Steppenwolf's DOWNSTATE Extended By Popular Demand Through 11/18

Due to popular demand, Steppenwolf Theatre Company extends its critically acclaimed world premiere production of Downstate by Pulitzer Prize-winning ensemble member Bruce Norris, directed by Tony Award winner Pam MacKinnon. A co-commission and co-production with The National Theatre of Great Britain, Downstate transfers to London in spring 2019 and features an American and British cast and creative team.

In a 4 star review, The Chicago Tribune calls the play, "a must-see...one of the more incendiary and thus important productions in the illustrious history of the Steppenwolf" and The New York Times makes Downstate a Critic's Pick, calling it "a great, squirmy moral-thrill-ride of a play."

Downstate now runs through November 18, 2018 in the Upstairs Theatre. Tickets to the extension ($20-$109) are now on sale at 312-335-1650 or steppenwolf.org.

The cast features Steppenwolf ensemble members Glenn Davis (Gio); K. Todd Freeman (Dee); Tim Hopper (Andy); and Francis Guinan (Fred) along with Cecilia Noble (Ivy), Eddie Torres (Felix), Aimee Lou Wood (Effie) and Matilda Ziegler (Em). Elyakeem Avraham, Maura Kidwell and Nate Whelden (Cops). For performances November 16-18, the role of Em will be played by Maura Kidwell and the role of Effie will be played by Cydney Moody.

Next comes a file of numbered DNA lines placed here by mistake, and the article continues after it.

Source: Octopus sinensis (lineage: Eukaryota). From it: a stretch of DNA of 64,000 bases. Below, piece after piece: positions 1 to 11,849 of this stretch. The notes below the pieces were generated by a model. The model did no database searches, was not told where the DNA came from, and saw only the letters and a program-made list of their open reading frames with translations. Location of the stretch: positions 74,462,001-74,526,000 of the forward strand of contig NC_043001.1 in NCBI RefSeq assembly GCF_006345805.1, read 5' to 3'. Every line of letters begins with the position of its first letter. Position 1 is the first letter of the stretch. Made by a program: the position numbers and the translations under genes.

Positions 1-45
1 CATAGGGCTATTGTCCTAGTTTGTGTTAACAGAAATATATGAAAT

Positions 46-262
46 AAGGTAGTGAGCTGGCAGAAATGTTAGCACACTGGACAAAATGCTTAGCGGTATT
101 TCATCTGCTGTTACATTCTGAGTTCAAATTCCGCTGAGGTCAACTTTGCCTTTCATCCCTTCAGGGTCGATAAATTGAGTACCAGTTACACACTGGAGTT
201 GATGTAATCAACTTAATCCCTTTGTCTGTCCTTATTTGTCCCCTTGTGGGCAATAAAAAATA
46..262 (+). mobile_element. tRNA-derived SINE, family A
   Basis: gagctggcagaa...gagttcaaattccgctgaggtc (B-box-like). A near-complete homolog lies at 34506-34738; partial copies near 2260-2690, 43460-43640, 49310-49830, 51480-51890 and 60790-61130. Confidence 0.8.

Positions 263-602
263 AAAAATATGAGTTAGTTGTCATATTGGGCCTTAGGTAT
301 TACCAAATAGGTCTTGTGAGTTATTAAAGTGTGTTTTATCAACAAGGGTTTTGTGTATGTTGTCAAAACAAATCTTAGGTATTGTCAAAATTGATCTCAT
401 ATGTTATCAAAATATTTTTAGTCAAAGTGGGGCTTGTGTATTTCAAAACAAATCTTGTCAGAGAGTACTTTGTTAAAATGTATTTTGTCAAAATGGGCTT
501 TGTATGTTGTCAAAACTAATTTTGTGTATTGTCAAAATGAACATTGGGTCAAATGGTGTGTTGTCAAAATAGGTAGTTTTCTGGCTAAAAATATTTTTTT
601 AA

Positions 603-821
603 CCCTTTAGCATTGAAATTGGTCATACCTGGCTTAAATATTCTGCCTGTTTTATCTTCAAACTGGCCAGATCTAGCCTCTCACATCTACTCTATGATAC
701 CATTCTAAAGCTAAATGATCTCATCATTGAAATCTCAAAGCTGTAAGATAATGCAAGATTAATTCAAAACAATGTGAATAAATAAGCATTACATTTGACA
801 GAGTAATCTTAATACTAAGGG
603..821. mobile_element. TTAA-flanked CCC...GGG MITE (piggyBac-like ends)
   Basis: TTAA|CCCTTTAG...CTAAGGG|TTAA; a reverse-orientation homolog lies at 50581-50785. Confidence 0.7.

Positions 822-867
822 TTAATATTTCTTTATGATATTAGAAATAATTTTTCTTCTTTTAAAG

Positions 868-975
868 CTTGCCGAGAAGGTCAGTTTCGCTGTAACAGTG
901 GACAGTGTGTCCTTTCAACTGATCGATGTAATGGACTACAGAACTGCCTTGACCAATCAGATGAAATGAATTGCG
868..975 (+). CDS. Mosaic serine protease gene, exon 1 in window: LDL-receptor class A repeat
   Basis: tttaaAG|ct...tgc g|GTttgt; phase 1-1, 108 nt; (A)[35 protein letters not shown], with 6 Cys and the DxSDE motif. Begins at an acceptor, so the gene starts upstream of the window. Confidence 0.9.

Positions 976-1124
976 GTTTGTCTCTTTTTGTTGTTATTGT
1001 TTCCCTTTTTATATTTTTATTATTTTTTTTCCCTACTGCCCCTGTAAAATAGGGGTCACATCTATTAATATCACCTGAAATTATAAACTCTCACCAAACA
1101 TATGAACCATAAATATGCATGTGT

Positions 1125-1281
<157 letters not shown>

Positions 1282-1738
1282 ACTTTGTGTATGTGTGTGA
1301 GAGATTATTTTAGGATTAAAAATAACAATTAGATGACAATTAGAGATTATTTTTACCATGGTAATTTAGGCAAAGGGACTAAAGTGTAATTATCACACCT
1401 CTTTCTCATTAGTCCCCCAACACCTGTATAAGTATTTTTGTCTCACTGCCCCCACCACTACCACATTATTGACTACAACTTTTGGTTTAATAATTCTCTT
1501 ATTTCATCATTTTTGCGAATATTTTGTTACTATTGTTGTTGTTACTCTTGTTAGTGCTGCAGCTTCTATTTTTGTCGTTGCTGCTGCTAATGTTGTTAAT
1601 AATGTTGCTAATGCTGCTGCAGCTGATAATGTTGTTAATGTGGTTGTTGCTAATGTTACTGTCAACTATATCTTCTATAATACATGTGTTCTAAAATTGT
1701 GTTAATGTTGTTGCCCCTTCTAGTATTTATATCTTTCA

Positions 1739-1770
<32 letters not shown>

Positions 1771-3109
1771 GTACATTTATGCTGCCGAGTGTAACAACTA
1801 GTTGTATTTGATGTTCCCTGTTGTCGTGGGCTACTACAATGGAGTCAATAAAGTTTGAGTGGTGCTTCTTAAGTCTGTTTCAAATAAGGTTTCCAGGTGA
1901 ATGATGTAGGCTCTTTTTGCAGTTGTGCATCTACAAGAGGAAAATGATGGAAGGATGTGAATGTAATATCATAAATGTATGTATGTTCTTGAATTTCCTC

In downstate Illinois, four men convicted of sex crimes against minors share a group home where they live out their lives in the shadow of the crimes they committed. A man shows up to confront his childhood abuser-but does he want closure or retribution? This gripping, provocative new play by Pulitzer Prize-winning ensemble member Bruce Norris zeroes in on the limits of our compassion as it questions what happens when society deems anyone beyond forgiveness.

Known for his darkly comic takes on contemporary issues, Bruce Norris asks to whom we are willing to give compassion. Norris shares, "In the case of this group of people who've committed crimes and served their time, we're not trying to take the easy out and say, 'These are monsters. We're done with them. We can dispose of them.' They are humans, and they are alive. And they're in a bad situation from the mistakes they've made. Now what do we do?'"

Director Pam MacKinnon on what drew her to the production: "I was very taken by the play, I read it and felt vastly for every character. I feel as though it's Bruce project to demand big empathy from the audience. The characters are so specifically drawn it lends itself to very lively, and actually very funny moments."

Artistic Director Anna D. Shapiro comments, "Bruce's contract with the audience never changes: he has always wanted to make us uncomfortable and he has always gone right for the jugular. We support the work because it also continues to be written in the spirit of trying to understand the ugliness of our world so that we have a real chance of changing it."

Director of the National Theatre, Rufus Norris shares, "We are delighted to once again be collaborating with Steppenwolf in co-producing Bruce Norris' compelling, provocative play. It's terrific that both UK and US audiences will get to experience this production, which is in the extraordinary hands of Pam MacKinnon and a brilliant transatlantic cast."

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